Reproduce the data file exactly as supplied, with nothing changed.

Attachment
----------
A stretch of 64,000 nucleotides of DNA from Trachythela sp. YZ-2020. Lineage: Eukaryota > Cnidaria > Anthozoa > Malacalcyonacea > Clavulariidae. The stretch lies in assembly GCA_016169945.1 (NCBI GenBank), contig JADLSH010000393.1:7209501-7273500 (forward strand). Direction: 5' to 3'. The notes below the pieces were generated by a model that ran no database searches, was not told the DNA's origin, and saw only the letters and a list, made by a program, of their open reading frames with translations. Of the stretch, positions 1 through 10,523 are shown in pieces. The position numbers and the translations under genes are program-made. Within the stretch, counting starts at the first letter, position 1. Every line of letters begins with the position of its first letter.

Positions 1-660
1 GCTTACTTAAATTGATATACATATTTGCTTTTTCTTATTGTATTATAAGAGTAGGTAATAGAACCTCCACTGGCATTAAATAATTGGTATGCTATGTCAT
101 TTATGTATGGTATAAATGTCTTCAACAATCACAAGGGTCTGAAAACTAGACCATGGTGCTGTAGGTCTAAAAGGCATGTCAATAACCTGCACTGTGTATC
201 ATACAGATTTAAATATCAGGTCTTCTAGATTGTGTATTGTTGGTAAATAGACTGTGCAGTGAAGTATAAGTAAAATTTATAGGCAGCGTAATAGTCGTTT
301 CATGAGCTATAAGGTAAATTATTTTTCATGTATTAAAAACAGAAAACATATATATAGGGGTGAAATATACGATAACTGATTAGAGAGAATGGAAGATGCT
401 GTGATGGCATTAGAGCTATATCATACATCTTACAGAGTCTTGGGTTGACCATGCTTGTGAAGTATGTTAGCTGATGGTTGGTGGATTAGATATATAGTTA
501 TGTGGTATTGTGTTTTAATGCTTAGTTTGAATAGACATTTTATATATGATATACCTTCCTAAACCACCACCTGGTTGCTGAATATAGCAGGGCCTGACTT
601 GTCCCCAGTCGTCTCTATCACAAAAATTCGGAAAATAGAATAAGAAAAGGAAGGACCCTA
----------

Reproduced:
A stretch of 64,000 nucleotides of DNA from Trachythela sp. YZ-2020. Lineage: Eukaryota > Cnidaria > Anthozoa > Malacalcyonacea > Clavulariidae. The stretch lies in assembly GCA_016169945.1 (NCBI GenBank), contig JADLSH010000393.1:7209501-7273500 (forward strand). Direction: 5' to 3'. The notes below the pieces were generated by a model that ran no database searches, was not told the DNA's origin, and saw only the letters and a list, made by a program, of their open reading frames with translations. Of the stretch, positions 1 through 10,523 are shown in pieces. The position numbers and the translations under genes are program-made. Within the stretch, counting starts at the first letter, position 1. Every line of letters begins with the position of its first letter.

Positions 1-660
1 GCTTACTTAAATTGATATACATATTTGCTTTTTCTTATTGTATTATAAGAGTAGGTAATAGAACCTCCACTGGCATTAAATAATTGGTATGCTATGTCAT
101 TTATGTATGGTATAAATGTCTTCAACAATCACAAGGGTCTGAAAACTAGACCATGGTGCTGTAGGTCTAAAAGGCATGTCAATAACCTGCACTGTGTATC
201 ATACAGATTTAAATATCAGGTCTTCTAGATTGTGTATTGTTGGTAAATAGACTGTGCAGTGAAGTATAAGTAAAATTTATAGGCAGCGTAATAGTCGTTT
301 CATGAGCTATAAGGTAAATTATTTTTCATGTATTAAAAACAGAAAACATATATATAGGGGTGAAATATACGATAACTGATTAGAGAGAATGGAAGATGCT
401 GTGATGGCATTAGAGCTATATCATACATCTTACAGAGTCTTGGGTTGACCATGCTTGTGAAGTATGTTAGCTGATGGTTGGTGGATTAGATATATAGTTA
501 TGTGGTATTGTGTTTTAATGCTTAGTTTGAATAGACATTTTATATATGATATACCTTCCTAAACCACCACCTGGTTGCTGAATATAGCAGGGCCTGACTT
601 GTCCCCAGTCGTCTCTATCACAAAAATTCGGAAAATAGAATAAGAAAAGGAAGGACCCTA